Gugin said that while declining foreclosures are clearly a positive sign, underlying problems linger. Namely, the recession and subsequent economic recovery only broadened the homeownership gap in Minnesota. There are more low-income families than before that are unable to own a home. “Our goal is to ensure that homeownership’s benefits are fairly available and sustainable to everyone, no matter their race or where they live,” she said. “Next year — and even 10 years from now — we want the delinquency rate to stay low, and with a closed homeownership gap. Individuals and families, communities and our state would be better off as a result.” Foreclosure rates across the country are also falling. Nationwide, the foreclosure rate fell slightly from 0.8% to 0.6%, and the 30-day plus delinquency rate fell from 5.2% last year to 5.0% in September. There was a slight increase, however, in the number of homeowners who were 30 to 59 days late on their payments, mostly because of hurricane-related troubles in Texas, Florida and Puerto Rico.

NAR – pending home sales inch up 0.2% in November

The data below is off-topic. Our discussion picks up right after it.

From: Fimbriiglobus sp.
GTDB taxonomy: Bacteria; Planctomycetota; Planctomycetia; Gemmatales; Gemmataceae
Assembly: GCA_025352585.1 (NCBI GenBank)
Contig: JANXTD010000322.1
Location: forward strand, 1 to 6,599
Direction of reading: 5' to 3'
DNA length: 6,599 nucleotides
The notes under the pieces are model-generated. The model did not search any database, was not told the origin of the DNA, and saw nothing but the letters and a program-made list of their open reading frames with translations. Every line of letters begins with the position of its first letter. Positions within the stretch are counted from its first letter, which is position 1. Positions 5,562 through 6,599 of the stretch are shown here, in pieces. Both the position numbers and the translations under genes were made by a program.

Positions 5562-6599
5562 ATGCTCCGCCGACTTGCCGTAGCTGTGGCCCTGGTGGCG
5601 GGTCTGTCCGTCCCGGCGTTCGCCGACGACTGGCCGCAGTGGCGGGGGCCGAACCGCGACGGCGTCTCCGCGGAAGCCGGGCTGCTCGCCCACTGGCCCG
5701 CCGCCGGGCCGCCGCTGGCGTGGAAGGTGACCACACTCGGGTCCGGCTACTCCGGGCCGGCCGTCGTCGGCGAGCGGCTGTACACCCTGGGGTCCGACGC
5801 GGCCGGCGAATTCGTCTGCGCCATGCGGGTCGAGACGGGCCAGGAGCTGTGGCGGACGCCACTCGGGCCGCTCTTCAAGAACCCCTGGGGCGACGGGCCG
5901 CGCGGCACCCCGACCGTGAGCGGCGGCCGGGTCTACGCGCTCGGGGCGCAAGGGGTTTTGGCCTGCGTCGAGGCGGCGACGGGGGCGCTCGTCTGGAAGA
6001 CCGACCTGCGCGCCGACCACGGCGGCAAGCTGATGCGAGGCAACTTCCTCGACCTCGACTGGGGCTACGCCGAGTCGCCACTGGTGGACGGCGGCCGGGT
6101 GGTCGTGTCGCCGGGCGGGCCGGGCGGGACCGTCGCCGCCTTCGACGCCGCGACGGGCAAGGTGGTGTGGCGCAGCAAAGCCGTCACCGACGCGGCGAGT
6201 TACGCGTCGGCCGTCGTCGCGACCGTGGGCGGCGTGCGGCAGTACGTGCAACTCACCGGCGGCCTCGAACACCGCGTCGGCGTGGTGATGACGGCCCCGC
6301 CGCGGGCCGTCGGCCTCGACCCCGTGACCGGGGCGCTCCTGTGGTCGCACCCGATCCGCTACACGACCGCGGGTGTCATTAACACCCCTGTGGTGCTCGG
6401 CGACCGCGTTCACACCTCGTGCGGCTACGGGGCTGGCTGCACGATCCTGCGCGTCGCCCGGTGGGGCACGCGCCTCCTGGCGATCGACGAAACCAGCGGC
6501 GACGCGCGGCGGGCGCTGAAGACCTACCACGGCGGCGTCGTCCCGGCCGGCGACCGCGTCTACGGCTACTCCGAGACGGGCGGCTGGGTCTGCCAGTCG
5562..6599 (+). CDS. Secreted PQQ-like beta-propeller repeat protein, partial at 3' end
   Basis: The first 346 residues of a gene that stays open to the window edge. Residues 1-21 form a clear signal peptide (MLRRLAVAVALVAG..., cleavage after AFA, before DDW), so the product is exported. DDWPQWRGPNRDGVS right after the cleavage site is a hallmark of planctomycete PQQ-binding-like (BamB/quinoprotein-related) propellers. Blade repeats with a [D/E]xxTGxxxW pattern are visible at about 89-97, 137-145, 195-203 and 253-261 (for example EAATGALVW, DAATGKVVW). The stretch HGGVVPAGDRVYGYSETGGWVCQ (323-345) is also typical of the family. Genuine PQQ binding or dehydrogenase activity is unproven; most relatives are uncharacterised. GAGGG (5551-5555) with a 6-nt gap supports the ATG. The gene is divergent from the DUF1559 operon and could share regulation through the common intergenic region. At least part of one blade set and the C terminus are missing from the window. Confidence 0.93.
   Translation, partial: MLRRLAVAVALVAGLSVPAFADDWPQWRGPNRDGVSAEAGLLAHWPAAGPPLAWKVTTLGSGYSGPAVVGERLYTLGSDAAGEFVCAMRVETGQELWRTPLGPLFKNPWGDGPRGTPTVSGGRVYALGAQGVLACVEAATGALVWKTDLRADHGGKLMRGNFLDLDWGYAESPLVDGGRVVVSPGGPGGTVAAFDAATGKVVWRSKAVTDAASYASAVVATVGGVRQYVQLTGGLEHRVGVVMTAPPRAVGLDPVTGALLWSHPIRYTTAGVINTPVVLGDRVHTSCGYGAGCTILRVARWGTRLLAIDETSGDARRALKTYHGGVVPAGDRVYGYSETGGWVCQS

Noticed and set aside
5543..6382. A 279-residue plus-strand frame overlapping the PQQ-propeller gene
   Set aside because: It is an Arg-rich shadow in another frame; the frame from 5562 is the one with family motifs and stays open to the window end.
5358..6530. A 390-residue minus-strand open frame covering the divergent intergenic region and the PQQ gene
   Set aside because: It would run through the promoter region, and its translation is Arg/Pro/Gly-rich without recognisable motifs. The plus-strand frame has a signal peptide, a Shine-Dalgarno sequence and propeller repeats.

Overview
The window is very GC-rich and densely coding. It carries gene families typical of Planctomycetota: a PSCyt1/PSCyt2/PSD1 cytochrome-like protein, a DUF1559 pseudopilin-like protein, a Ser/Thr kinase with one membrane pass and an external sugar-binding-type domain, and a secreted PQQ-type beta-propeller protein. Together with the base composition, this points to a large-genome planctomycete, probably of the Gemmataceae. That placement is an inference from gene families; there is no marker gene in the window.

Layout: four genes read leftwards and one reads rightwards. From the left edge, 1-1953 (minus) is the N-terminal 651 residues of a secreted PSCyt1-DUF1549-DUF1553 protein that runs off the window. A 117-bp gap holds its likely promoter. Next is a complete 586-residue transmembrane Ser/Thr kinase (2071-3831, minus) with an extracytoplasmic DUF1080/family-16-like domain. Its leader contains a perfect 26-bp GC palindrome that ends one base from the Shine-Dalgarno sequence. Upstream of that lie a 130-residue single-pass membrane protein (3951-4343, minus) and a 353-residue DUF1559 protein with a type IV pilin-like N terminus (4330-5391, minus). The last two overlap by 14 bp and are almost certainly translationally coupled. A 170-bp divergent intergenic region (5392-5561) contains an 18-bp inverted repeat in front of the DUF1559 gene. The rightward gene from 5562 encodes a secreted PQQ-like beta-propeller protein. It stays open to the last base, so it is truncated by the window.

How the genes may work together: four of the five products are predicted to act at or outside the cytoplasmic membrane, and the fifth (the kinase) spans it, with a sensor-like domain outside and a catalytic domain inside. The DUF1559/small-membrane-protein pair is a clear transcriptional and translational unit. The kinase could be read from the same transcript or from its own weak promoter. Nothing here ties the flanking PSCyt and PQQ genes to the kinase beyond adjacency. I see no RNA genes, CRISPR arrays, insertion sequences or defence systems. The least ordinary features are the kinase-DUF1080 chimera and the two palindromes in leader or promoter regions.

Pending home sales were mostly unmoved in November, but did squeak out a minor gain both on a monthly and annualized basis, according to the National Association of Realtors (NAR). Heading into 2018, existing-home sales and price growth are forecast to slow, primarily because of the altered tax benefits of homeownership affecting some high-cost areas. The Pending Home Sales Index, a forward-looking indicator based on contract signings, rose 0.2% to 109.5 in November from 109.3 in October. With last month’s modest increase, the index remains at its highest reading since June (110.0), and is now 0.8% above a year ago. Lawrence Yun, NAR chief economist, says contract signings mustered a small gain in November and were up annually for the first time since June. “The housing market is closing the year on a stronger note than earlier this summer, backed by solid job creation and an economy that has kicked into a higher gear,” he said. “However, new buyers coming into the market are finding out quickly that their options are limited and competition is robust. Realtors® say many would-be buyers from earlier this year, stifled by tight supply and higher prices, are still trying to buy a home.”